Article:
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Biden DoJ to court: We should take over for Trump in defamation case

Kevin Dietsch/Pool via AP

This was a bad but understandable argument when then-Attorney General William Barr made it. It’s a mystifying move coming from his successor, Merrick Garland. The Department of Justice renewed efforts to block E. Jean Carroll from suing Donald Trump for defamation by replacing Trump as defendant, filing a new motion appealing an earlier district court ruling that blocked the Barr-era effort:

“Then-President Trump’s response to Ms. Carroll’s serious allegations of sexual assault included statements that questioned her credibility in terms that were crude and disrespectful,” Justice Department lawyers wrote in a brief to the 2nd US Circuit Court of Appeals. “But this case does not concern whether Mr. Trump’s response was appropriate. Nor does it turn on the truthfulness of Ms. Carroll’s allegations.”

Rather, the lawyers wrote, because they believe Trump was an employee of the government and that he acted “within the scope of employment,” the department, rather than Trump personally, should serve as defendant in the case.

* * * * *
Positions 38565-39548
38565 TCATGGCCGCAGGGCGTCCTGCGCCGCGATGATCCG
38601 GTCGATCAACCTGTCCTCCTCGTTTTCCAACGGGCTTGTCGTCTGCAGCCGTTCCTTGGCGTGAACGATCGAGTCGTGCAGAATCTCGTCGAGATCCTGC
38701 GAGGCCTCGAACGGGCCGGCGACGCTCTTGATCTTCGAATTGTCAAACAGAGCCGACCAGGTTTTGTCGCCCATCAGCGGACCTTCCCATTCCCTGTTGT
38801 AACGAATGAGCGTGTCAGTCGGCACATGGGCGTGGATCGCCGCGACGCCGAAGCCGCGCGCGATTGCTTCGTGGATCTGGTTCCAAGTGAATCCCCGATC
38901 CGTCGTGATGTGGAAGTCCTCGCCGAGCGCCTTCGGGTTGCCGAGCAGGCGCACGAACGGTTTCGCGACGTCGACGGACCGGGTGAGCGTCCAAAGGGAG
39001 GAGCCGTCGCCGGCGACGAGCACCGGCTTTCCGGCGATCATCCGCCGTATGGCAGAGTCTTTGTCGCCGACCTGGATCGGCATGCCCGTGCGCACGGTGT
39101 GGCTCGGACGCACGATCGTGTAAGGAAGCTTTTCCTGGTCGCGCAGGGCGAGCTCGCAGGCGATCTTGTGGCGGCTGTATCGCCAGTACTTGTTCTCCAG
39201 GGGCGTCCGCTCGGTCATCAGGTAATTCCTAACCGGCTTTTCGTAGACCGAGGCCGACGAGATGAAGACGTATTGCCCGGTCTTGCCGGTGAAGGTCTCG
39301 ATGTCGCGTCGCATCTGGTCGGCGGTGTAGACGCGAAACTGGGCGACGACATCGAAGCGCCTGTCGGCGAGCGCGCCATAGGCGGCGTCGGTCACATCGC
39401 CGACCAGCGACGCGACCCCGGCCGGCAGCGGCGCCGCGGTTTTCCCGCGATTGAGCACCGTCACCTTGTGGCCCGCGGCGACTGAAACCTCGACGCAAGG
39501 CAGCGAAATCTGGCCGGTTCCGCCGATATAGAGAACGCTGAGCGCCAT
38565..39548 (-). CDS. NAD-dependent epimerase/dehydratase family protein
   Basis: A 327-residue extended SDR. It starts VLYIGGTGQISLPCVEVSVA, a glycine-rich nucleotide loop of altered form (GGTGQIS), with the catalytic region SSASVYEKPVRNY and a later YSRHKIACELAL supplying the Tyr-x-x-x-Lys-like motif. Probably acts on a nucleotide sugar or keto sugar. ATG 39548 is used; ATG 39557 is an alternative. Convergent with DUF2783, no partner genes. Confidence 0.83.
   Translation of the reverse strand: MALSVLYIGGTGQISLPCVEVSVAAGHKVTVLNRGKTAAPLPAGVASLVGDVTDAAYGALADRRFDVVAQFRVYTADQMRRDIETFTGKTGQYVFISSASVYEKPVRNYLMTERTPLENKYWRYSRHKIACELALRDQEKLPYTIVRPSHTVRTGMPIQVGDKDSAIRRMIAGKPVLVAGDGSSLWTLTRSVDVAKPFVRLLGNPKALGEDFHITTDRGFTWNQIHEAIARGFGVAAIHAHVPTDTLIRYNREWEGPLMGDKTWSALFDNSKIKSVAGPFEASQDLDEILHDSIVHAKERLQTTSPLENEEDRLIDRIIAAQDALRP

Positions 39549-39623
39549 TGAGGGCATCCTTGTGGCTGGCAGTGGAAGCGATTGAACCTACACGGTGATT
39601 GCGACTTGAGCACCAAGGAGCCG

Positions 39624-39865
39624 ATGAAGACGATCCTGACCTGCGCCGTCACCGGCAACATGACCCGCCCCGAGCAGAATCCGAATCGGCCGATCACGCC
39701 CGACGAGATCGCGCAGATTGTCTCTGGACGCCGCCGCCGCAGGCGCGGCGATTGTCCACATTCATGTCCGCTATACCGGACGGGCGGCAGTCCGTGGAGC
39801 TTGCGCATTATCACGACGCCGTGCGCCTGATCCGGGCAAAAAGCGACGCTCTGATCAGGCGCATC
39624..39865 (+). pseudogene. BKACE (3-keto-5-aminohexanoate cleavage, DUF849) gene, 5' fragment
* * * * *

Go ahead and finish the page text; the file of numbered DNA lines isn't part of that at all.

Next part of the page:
“Speaking to the public and the press on matters of public concern is undoubtedly part of an elected official’s job,” they wrote. “Courts have thus consistently and repeatedly held that allegedly defamatory statements made in that context are within the scope of elected officials’ employment — including when the statements were prompted by press inquiries about the official’s private life.”

Critics howled at the previous administration’s use of the Westfall Act to remove Trump from the case. Some falsely accused Trump of attempting to duck the costs of legal representation by using the DoJ, but that wasn’t the purpose of the move. By using the Westfall Act, the DoJ could assure the dismissal of Carroll’s case, no matter how legitimate or illegitimate of a case she had. Then-DoJ spokesperson Kerri Kupec explained at the time:

Judge Lewis Kaplan shot down the effort by Barr to run interference, ruling that Trump’s public comments about Carroll had no real connection to his formal duties as president: